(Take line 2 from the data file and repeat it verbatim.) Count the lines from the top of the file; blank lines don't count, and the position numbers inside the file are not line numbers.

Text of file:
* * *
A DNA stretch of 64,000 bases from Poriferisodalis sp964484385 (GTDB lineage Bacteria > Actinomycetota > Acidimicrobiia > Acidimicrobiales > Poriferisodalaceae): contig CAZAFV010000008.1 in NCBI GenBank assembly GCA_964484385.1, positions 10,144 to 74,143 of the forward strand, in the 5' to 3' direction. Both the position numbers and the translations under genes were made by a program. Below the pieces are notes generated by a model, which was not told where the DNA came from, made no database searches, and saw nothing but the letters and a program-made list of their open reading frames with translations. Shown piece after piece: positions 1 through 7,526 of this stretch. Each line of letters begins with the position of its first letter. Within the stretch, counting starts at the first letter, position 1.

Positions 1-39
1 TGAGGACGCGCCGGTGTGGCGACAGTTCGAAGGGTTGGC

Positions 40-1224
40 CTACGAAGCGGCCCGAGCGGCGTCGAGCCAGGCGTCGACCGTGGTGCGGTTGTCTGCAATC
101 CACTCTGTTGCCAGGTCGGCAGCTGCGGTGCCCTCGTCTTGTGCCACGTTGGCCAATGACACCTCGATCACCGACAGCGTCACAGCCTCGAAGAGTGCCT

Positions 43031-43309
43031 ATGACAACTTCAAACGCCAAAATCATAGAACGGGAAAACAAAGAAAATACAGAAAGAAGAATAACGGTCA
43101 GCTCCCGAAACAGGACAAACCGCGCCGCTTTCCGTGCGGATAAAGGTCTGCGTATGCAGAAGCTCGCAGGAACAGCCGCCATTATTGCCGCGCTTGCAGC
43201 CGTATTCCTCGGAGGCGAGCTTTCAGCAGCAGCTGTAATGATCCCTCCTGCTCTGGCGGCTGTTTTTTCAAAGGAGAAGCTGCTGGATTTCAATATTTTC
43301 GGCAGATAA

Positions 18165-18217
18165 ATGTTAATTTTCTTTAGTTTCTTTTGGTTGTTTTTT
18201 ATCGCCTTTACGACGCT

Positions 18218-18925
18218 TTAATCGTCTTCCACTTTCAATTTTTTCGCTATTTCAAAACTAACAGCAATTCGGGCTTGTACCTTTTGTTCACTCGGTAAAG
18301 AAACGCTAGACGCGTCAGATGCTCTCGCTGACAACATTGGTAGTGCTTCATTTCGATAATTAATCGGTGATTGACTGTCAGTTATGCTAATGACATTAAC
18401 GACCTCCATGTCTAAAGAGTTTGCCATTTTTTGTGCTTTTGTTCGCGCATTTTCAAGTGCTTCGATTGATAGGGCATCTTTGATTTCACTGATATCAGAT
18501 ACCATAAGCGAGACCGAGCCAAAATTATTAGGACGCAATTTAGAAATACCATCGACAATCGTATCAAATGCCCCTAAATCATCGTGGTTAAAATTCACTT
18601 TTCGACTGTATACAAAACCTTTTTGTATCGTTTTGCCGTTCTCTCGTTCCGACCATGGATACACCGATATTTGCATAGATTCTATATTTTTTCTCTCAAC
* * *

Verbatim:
Positions 1-39